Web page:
The awfully sinful treat is here!
The last time I baked this was in the year 2010. I still remember it was meant as a treat for everyone, including those who celebrated my birthday with me at the Goethe Institut. The occasion was memorable; I also earned myself a true blue German birthday song from everyone in the class: ‘Zum Geburtstag viel Glück…’
Making this bread is therefore not just an excuse for myself to indulge in the fragrant aroma of the baked cheese, but also an opportunity for myself to indulge in sweet memories of the past.
For those who are baking bread with soda (from the beer) for the first time, try it – you’ll be surprised and delighted at the amazingly tasty result in just a few simple steps.
- Plain flour: 350g, sifted
- Caster sugar: 3 tbsp
- Gruyere cheese: 250g, half shredded + half cubed
- Ham slices: 100g, cubed
- Spring onion: 2 stalks, chopped finely
- Dill: leaves of 2 stalks, chopped finely
- Double-acting baking powder: 4 tsp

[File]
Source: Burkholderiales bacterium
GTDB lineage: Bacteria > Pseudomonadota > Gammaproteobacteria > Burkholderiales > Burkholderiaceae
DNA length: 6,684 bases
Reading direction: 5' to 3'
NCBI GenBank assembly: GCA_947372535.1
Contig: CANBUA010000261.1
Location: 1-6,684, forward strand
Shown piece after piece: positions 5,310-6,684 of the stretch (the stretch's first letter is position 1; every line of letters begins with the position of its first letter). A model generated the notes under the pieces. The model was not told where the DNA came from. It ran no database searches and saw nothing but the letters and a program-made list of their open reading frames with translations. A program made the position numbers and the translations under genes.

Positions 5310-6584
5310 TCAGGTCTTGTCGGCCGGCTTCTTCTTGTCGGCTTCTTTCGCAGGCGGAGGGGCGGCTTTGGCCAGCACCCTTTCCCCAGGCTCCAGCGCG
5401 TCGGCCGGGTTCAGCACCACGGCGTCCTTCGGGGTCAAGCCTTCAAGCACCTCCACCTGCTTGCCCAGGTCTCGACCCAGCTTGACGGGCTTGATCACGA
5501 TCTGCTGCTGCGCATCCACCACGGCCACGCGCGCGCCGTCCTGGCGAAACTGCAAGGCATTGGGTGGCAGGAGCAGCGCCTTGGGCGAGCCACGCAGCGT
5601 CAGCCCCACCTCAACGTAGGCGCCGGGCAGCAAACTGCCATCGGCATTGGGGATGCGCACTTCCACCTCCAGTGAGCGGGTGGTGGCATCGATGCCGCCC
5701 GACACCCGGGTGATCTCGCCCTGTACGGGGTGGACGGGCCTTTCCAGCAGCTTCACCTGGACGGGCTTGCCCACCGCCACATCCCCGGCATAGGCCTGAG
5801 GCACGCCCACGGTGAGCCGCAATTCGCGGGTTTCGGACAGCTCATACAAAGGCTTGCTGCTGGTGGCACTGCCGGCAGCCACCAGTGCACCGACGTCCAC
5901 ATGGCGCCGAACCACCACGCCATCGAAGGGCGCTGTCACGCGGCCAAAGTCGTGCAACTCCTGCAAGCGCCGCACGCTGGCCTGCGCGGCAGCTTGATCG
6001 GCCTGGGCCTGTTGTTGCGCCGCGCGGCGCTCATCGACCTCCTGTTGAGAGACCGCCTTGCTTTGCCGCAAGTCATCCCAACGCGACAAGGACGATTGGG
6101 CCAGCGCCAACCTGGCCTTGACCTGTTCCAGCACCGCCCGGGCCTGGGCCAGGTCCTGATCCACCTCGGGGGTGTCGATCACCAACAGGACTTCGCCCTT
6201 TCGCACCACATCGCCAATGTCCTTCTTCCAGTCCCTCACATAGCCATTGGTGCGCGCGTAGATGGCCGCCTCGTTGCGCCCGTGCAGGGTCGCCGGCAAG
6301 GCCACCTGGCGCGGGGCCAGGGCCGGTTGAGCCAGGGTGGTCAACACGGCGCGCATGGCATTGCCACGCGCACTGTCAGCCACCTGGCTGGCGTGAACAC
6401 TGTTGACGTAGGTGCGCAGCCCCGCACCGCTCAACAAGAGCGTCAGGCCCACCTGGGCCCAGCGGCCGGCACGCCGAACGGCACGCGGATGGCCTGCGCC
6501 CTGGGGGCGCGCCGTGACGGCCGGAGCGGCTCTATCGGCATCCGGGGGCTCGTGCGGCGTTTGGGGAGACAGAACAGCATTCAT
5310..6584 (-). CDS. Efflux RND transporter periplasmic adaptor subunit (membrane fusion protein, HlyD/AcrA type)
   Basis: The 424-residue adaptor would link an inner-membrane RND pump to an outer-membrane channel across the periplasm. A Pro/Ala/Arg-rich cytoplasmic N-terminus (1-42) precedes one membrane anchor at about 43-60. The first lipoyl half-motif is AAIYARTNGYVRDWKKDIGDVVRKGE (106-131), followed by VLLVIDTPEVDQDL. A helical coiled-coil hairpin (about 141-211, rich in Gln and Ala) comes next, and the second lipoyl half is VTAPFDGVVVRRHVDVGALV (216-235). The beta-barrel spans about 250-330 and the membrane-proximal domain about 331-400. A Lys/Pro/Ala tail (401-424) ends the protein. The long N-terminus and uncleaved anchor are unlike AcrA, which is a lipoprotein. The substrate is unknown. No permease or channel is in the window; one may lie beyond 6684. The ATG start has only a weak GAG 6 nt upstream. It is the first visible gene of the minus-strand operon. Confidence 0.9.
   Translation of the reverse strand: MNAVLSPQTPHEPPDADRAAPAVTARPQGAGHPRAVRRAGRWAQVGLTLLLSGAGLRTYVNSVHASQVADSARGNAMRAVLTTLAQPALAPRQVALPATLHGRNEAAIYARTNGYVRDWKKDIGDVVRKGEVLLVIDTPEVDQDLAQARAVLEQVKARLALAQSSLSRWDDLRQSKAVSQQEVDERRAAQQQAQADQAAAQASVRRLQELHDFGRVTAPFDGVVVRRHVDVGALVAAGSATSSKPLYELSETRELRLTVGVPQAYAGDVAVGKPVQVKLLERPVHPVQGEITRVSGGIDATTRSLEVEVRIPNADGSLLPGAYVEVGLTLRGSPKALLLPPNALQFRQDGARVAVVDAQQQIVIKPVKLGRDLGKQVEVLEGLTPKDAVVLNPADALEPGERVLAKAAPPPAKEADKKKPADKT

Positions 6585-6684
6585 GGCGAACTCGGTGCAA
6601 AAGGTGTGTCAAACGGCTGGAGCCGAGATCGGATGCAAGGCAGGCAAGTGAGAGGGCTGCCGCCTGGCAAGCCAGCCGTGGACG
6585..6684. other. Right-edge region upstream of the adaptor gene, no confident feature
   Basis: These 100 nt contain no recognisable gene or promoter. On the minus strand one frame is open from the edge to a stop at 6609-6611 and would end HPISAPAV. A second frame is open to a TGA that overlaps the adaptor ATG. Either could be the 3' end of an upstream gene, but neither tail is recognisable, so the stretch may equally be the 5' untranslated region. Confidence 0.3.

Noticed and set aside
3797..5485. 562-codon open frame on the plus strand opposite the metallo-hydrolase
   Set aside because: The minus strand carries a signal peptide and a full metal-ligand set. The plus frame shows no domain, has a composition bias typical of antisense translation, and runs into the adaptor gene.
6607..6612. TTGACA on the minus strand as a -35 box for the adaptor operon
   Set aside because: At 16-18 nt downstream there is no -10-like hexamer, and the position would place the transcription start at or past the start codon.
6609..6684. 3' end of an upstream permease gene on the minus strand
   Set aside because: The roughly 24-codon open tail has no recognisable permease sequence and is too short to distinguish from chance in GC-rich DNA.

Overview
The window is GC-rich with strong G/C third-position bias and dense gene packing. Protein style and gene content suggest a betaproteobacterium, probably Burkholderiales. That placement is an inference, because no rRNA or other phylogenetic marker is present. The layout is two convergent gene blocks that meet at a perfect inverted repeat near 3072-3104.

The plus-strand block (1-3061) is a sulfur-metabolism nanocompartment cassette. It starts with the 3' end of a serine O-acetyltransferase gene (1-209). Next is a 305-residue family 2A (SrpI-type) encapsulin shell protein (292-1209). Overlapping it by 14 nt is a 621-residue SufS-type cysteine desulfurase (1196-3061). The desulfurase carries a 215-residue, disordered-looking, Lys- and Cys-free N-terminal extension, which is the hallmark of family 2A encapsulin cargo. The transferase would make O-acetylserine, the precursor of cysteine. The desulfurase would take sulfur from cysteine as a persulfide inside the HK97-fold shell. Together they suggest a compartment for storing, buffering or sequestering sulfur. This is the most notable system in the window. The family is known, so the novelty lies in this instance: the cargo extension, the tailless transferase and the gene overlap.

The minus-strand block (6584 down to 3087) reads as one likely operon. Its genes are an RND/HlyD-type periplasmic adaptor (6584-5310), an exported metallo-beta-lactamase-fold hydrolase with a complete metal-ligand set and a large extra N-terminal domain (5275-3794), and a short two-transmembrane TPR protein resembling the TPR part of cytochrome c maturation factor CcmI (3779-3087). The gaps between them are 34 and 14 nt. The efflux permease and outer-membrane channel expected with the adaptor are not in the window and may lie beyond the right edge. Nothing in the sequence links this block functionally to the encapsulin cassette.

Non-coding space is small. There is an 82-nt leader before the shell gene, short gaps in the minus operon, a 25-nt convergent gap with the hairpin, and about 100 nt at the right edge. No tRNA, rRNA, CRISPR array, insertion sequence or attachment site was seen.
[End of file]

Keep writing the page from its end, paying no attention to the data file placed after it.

- Salt: 1/2 tsp
- Ground black pepper: 1/2 tsp
- Any light white beer (I used Pure Blonde here): 335ml
- Melted unsalted butter: 4 tbsp
- Preheat oven at 190 degrees. Grease loaf pan and set aside.
- Mix all dry ingredients together in a mixing bowl.
- Pour in beer and mix well.
- Pour everything into loaf pan. Smooth and even out the surface.
- Spoon melted butter on top of batter. Bake 40 – 45 min.
- Remove and cool 5 min before removing from pan.
- Using double-acting baking powder in this recipe instead of normal baking powder is the key to ensuring that the will bread rise well.
- Make a simpler beer batter cheese bread without ham and spring onion by using stronger cheeses like Camembert and stronger herbs like rosemary, so as to give it more fragrance.
- Lighter beers are preferred over darker and stronger ones to prevent an embittered flavour of the bread.
- I made a little extra batter and baked these in small ramekins and cups to mimic cute little bread pots (picture above).
Makes 1 loaf